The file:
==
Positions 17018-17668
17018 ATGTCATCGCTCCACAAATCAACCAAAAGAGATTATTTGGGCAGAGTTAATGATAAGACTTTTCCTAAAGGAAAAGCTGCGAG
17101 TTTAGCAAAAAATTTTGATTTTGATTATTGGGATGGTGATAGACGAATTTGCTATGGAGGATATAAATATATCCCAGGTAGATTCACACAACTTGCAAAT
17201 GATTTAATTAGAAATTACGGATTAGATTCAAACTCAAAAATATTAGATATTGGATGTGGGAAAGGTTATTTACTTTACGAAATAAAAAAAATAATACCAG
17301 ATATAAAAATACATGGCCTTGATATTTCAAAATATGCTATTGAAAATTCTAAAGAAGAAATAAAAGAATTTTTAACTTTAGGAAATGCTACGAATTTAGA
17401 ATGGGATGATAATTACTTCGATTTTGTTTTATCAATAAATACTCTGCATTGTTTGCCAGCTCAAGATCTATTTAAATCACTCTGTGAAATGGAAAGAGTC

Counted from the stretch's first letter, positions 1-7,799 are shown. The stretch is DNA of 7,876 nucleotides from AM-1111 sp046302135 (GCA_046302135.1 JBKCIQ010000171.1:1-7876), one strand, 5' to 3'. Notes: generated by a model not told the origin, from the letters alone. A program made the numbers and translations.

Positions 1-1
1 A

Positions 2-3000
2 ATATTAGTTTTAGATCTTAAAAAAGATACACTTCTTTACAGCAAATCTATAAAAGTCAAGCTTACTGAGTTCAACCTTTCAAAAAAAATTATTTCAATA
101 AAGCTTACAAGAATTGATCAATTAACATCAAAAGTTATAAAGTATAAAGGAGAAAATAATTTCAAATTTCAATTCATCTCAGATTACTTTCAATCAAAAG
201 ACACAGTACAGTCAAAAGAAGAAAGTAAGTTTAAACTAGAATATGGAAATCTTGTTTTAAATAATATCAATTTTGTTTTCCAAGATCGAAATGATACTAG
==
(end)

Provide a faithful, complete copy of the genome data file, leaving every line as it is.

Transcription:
Positions 17018-17668
17018 ATGTCATCGCTCCACAAATCAACCAAAAGAGATTATTTGGGCAGAGTTAATGATAAGACTTTTCCTAAAGGAAAAGCTGCGAG
17101 TTTAGCAAAAAATTTTGATTTTGATTATTGGGATGGTGATAGACGAATTTGCTATGGAGGATATAAATATATCCCAGGTAGATTCACACAACTTGCAAAT
17201 GATTTAATTAGAAATTACGGATTAGATTCAAACTCAAAAATATTAGATATTGGATGTGGGAAAGGTTATTTACTTTACGAAATAAAAAAAATAATACCAG
17301 ATATAAAAATACATGGCCTTGATATTTCAAAATATGCTATTGAAAATTCTAAAGAAGAAATAAAAGAATTTTTAACTTTAGGAAATGCTACGAATTTAGA
17401 ATGGGATGATAATTACTTCGATTTTGTTTTATCAATAAATACTCTGCATTGTTTGCCAGCTCAAGATCTATTTAAATCACTCTGTGAAATGGAAAGAGTC

Counted from the stretch's first letter, positions 1-7,799 are shown. The stretch is DNA of 7,876 nucleotides from AM-1111 sp046302135 (GCA_046302135.1 JBKCIQ010000171.1:1-7876), one strand, 5' to 3'. Notes: generated by a model not told the origin, from the letters alone. A program made the numbers and translations.

Positions 1-1
1 A

Positions 2-3000
2 ATATTAGTTTTAGATCTTAAAAAAGATACACTTCTTTACAGCAAATCTATAAAAGTCAAGCTTACTGAGTTCAACCTTTCAAAAAAAATTATTTCAATA
101 AAGCTTACAAGAATTGATCAATTAACATCAAAAGTTATAAAGTATAAAGGAGAAAATAATTTCAAATTTCAATTCATCTCAGATTACTTTCAATCAAAAG
201 ACACAGTACAGTCAAAAGAAGAAAGTAAGTTTAAACTAGAATATGGAAATCTTGTTTTAAATAATATCAATTTTGTTTTCCAAGATCGAAATGATACTAG